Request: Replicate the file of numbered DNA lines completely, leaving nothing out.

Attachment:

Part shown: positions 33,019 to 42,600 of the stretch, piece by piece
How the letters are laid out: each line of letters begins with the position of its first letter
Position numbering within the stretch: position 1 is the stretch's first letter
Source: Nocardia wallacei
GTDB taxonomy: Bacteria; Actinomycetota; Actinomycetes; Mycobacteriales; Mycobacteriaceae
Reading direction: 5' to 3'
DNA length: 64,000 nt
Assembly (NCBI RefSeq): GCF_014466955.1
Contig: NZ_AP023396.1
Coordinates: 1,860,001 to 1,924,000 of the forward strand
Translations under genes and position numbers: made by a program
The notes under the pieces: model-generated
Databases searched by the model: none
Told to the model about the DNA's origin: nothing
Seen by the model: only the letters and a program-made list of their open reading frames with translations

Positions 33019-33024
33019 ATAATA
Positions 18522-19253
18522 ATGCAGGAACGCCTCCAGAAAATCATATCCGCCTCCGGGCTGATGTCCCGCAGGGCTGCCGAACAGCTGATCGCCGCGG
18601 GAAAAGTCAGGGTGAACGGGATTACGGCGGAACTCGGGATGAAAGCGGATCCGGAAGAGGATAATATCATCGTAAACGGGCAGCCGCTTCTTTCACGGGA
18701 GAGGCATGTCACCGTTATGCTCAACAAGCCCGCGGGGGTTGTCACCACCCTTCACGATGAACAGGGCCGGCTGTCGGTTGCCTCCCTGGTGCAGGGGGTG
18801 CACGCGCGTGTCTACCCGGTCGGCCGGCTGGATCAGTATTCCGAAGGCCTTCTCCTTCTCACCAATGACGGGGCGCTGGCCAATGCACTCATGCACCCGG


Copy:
Part shown: positions 33,019 to 42,600 of the stretch, piece by piece
How the letters are laid out: each line of letters begins with the position of its first letter
Position numbering within the stretch: position 1 is the stretch's first letter
Source: Nocardia wallacei
GTDB taxonomy: Bacteria; Actinomycetota; Actinomycetes; Mycobacteriales; Mycobacteriaceae
Reading direction: 5' to 3'
DNA length: 64,000 nt
Assembly (NCBI RefSeq): GCF_014466955.1
Contig: NZ_AP023396.1
Coordinates: 1,860,001 to 1,924,000 of the forward strand
Translations under genes and position numbers: made by a program
The notes under the pieces: model-generated
Databases searched by the model: none
Told to the model about the DNA's origin: nothing
Seen by the model: only the letters and a program-made list of their open reading frames with translations

Positions 33019-33024
33019 ATAATA
Positions 18522-19253
18522 ATGCAGGAACGCCTCCAGAAAATCATATCCGCCTCCGGGCTGATGTCCCGCAGGGCTGCCGAACAGCTGATCGCCGCGG
18601 GAAAAGTCAGGGTGAACGGGATTACGGCGGAACTCGGGATGAAAGCGGATCCGGAAGAGGATAATATCATCGTAAACGGGCAGCCGCTTCTTTCACGGGA
18701 GAGGCATGTCACCGTTATGCTCAACAAGCCCGCGGGGGTTGTCACCACCCTTCACGATGAACAGGGCCGGCTGTCGGTTGCCTCCCTGGTGCAGGGGGTG
18801 CACGCGCGTGTCTACCCGGTCGGCCGGCTGGATCAGTATTCCGAAGGCCTTCTCCTTCTCACCAATGACGGGGCGCTGGCCAATGCACTCATGCACCCGG